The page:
Surface water chemistry in forested catchments is highly regulated by the ecosystem/critical zone of the catchment, with concentrations of major solutes typically varying temporally by a factor or two or three while streamflow varies by five or more orders of magnitude (Likens et al., 1977; Godsey et al., 2009; Kim et al., 2017). Despite this tight temporal control of surface water chemistry (i.e., chemostatic behavior), much spatial variability in stream chemistry is commonly observed, as seen in longitudinal or synoptic stream sampling studies (Johnson et al., 1981; Bailey et al., 1987; Likens and Buso, 2006), with spatial chemical patterns stable over a broad range of catchment wetness or flow conditions (Zimmer et al., 2013; Abbott et al., 2018). The mechanisms by which catchments regulate surface water quality are important to understand in order to inform management of forests for reliable delivery of high quality water, of particular concern in the United States where approximately 50–70% of public water supplies, including nearly all larger municipal supplies in the Northeastern United States, are derived from surface waters flowing from forested lands (Brown et al., 2008; Barnes et al., 2009).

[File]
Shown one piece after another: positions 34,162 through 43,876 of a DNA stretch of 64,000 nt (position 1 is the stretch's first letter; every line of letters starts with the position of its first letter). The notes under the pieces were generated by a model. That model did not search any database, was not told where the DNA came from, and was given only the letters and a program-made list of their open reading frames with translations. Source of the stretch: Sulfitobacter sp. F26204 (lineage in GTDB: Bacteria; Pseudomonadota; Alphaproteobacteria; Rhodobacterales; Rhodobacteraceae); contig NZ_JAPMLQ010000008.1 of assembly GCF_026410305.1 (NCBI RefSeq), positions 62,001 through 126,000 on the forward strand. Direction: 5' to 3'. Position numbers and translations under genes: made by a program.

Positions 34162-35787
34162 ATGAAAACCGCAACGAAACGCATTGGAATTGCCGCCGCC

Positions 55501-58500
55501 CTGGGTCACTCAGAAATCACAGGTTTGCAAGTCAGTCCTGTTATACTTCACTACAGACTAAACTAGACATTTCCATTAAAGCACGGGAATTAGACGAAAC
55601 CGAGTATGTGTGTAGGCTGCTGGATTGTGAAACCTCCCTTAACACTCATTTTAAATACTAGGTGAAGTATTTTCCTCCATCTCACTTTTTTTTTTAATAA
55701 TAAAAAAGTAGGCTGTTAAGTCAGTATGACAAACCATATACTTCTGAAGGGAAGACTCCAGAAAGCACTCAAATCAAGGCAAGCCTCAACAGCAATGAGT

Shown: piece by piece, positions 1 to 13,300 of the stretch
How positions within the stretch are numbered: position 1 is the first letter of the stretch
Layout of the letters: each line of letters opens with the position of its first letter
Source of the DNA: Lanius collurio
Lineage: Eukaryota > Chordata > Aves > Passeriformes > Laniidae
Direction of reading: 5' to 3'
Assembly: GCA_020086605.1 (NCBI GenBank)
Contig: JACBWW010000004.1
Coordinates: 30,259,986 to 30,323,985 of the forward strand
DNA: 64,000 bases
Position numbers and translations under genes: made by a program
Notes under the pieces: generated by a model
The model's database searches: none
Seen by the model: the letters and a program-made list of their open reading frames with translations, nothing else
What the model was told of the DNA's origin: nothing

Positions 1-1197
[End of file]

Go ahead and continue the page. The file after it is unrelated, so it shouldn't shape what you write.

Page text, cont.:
Variation in metal cations and overall acidity, reflected in pH, are commonly controlled by catchment scale processes and may reflect overall structure of the critical zone. Various studies have examined controls on spatial water quality patterns (e.g., Phillips and Stewart, 1990; Ross et al., 1994; Fitzhugh et al., 1999; Palmer et al., 2005; Ågren et al., 2014; Herndon et al., 2015a,b; Peralta-Tapia et al., 2015; Kim et al., 2017) and have interpreted controls from various properties such as stream connectivity with hillslopes, depth of flowpaths, amount of groundwater inputs, and depth and location of organic soils, particularly in riparian areas. While all of these explanations involve properties of soils or deeper portions of the critical zone, none of these studies included a coupled investigation of spatial variation in stream chemistry with a complete catchment-scale analysis of soil development processes.